Data AcQuisition And Real-Time AnalysisScope - Spectrum - Spectrogram - Signal Generator
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Gut-Level Fourier Transforms - Part 2:
A Clean Sweep
Last time, we saw how a conceptual spectrum analyzer can be made from a couple of multipliers and lowpass filters. It uses an adjustable reference oscillator with sine and cosine outputs to set the analysis frequency, which can be moved throughout a band of interest to measure the spectrum.
Fig. 3: Conceptual Spectrum Analyzer
The outputs of the multipliers will contain only components at frequencies that are the sum and difference of the reference frequency A and the input signal frequency B:
cos(A) × cos(B) = 1/2 × cos(A-B) + 1/2 × cos(A+B)
When any input signal component matches the reference frequency, the "difference" terms will be at zero frequency (DC), with an amplitude proportional to the input component. The lowpass filters remove all the non-zero frequencies, essentially finding an average value; since any sinusoid has an average value of zero, it doesn't contribute to the output.
The filters/averagers are the key to the frequency resolution of this device, and also to its response time. With sharp lowpass filters that cut off everything above 5 Hz, for instance, only input components that are within +/- 5 Hz of the reference will be passed, giving a frequency resolution of 10 Hz.
If the reference is 1000 Hz, signals from 1000 to 1005 Hz will produce 0 to 5 Hz difference signals from the multiplier, which will pass through the filters. Inputs from 995 to 1000 Hz will produce difference signals with negative frequencies, which will pass just as well. (A negative frequency means that the wave is moving backwards in time, so it goes through the identical values in reverse order. This is just another sine wave, but with negative polarity... it's heading up-slope when the normal sine is headed down.)
But we want to measure an entire spectrum, not just a single 10 Hz-wide slice. We can easily arrange for the reference oscillator to be swept in frequency to cover any range we wish. We would like to do this fast enough to produce a real-time display from the output, say in a tenth of a second or so, but there is a problem:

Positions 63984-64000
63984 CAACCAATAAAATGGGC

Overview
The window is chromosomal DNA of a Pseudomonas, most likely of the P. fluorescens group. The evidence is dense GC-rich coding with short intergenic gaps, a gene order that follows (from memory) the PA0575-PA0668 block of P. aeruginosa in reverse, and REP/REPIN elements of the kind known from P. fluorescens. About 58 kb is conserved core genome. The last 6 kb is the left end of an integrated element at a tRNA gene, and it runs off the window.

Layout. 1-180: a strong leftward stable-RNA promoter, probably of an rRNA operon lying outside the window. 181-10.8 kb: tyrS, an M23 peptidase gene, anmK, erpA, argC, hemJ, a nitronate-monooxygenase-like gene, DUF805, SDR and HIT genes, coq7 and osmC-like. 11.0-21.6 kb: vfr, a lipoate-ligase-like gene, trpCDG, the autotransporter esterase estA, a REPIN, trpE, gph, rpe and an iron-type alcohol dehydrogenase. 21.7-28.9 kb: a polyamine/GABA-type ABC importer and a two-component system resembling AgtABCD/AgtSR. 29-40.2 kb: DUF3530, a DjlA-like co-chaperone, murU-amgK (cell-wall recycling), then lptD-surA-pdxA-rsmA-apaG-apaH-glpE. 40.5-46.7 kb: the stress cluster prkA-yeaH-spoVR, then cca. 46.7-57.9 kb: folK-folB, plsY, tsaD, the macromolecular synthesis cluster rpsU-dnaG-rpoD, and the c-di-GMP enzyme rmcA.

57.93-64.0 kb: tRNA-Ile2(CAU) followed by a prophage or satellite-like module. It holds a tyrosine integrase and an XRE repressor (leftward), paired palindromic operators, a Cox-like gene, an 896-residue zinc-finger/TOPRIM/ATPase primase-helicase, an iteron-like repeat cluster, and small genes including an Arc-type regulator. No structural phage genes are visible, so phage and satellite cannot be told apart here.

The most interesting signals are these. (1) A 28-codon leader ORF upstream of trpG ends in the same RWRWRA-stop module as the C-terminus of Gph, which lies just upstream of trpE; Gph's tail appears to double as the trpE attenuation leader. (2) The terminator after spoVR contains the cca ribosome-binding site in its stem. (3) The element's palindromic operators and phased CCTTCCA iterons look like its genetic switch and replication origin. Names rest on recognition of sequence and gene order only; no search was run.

It turns out that any filter needs to be exposed to an input signal for a time that is at least as long as the reciprocal of its bandwidth, in order to give a meaningful output. This makes sense if you consider that sine waves of frequencies above the cutoff will need at least one full cycle to average to zero.
If we think of the sweep as a bunch of separate steps in the reference frequency, we would need to hold it at each step for the reciprocal of the filter bandwidth. That would mean about 0.1 second for each 10 Hz step; a 20 kHz audio spectrum would take 2000 seconds... more than 33 minutes!
Swept-spectrum analyzers actually work quite well for radio frequencies, because the required resolution is much coarser. That helps two ways: Continuing with the step analogy, the minimum time per step is shorter and it takes less of these bigger steps to cover a given range. The sweep time is thus the reciprocal of the square of the filter bandwidth, so with 10 kHz steps, for example, each would requires only 1 msec, and in 0.1 second we could cover a 1 MHz range.
But what about the audio range where 10 Hz is a reasonable resolution? Early real-time analyzers used a "time compression" technique, where a snippet of input signal was recorded, then repeatedly played back many times faster into a swept-spectrum analyzer. With a 50x speed-up, the effective frequency range would be widened by a factor of 50, allowing a 500 Hz resolution instead of 10 Hz for the same relative results. Since a 50x wider filter bandwidth allowed a 2500x faster sweep, a full 25 kHz spectrum could be displayed in 0.1 second.
Since complex hardware was required for time compression, on top of all the other spectrum analysis and sweep circuits, these were finicky beasts that are now totally extinct. Instead, as in so many other areas, purely digital methods have prevailed.